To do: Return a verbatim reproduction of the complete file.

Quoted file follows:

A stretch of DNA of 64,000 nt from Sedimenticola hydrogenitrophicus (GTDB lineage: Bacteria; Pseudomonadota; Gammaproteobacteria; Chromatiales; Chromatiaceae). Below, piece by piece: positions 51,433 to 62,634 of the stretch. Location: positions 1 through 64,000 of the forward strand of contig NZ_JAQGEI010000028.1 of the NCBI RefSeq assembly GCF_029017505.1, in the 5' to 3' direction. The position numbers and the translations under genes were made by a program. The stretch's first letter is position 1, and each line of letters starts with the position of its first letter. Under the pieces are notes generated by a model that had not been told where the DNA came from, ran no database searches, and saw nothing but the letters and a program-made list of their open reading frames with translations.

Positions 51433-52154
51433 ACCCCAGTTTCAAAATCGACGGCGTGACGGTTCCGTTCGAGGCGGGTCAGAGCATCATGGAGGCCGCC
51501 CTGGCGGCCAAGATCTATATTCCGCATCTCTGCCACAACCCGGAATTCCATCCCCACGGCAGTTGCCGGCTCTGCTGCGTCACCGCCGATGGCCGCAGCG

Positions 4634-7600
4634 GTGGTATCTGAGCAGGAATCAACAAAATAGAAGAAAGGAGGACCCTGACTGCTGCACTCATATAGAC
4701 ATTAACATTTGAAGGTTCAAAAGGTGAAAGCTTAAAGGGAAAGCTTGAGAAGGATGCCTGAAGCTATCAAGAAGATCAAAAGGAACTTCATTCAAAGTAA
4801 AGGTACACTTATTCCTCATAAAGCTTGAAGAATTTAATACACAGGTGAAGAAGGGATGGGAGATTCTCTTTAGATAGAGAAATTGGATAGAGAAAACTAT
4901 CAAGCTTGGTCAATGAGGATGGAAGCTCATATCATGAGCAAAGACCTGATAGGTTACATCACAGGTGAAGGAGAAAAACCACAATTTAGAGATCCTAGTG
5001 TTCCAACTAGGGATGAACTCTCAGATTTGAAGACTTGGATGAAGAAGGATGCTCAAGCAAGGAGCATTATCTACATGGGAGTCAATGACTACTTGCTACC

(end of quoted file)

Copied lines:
A stretch of DNA of 64,000 nt from Sedimenticola hydrogenitrophicus (GTDB lineage: Bacteria; Pseudomonadota; Gammaproteobacteria; Chromatiales; Chromatiaceae). Below, piece by piece: positions 51,433 to 62,634 of the stretch. Location: positions 1 through 64,000 of the forward strand of contig NZ_JAQGEI010000028.1 of the NCBI RefSeq assembly GCF_029017505.1, in the 5' to 3' direction. The position numbers and the translations under genes were made by a program. The stretch's first letter is position 1, and each line of letters starts with the position of its first letter. Under the pieces are notes generated by a model that had not been told where the DNA came from, ran no database searches, and saw nothing but the letters and a program-made list of their open reading frames with translations.

Positions 51433-52154
51433 ACCCCAGTTTCAAAATCGACGGCGTGACGGTTCCGTTCGAGGCGGGTCAGAGCATCATGGAGGCCGCC
51501 CTGGCGGCCAAGATCTATATTCCGCATCTCTGCCACAACCCGGAATTCCATCCCCACGGCAGTTGCCGGCTCTGCTGCGTCACCGCCGATGGCCGCAGCG

Positions 4634-7600
4634 GTGGTATCTGAGCAGGAATCAACAAAATAGAAGAAAGGAGGACCCTGACTGCTGCACTCATATAGAC
4701 ATTAACATTTGAAGGTTCAAAAGGTGAAAGCTTAAAGGGAAAGCTTGAGAAGGATGCCTGAAGCTATCAAGAAGATCAAAAGGAACTTCATTCAAAGTAA
4801 AGGTACACTTATTCCTCATAAAGCTTGAAGAATTTAATACACAGGTGAAGAAGGGATGGGAGATTCTCTTTAGATAGAGAAATTGGATAGAGAAAACTAT
4901 CAAGCTTGGTCAATGAGGATGGAAGCTCATATCATGAGCAAAGACCTGATAGGTTACATCACAGGTGAAGGAGAAAAACCACAATTTAGAGATCCTAGTG
5001 TTCCAACTAGGGATGAACTCTCAGATTTGAAGACTTGGATGAAGAAGGATGCTCAAGCAAGGAGCATTATCTACATGGGAGTCAATGACTACTTGCTACC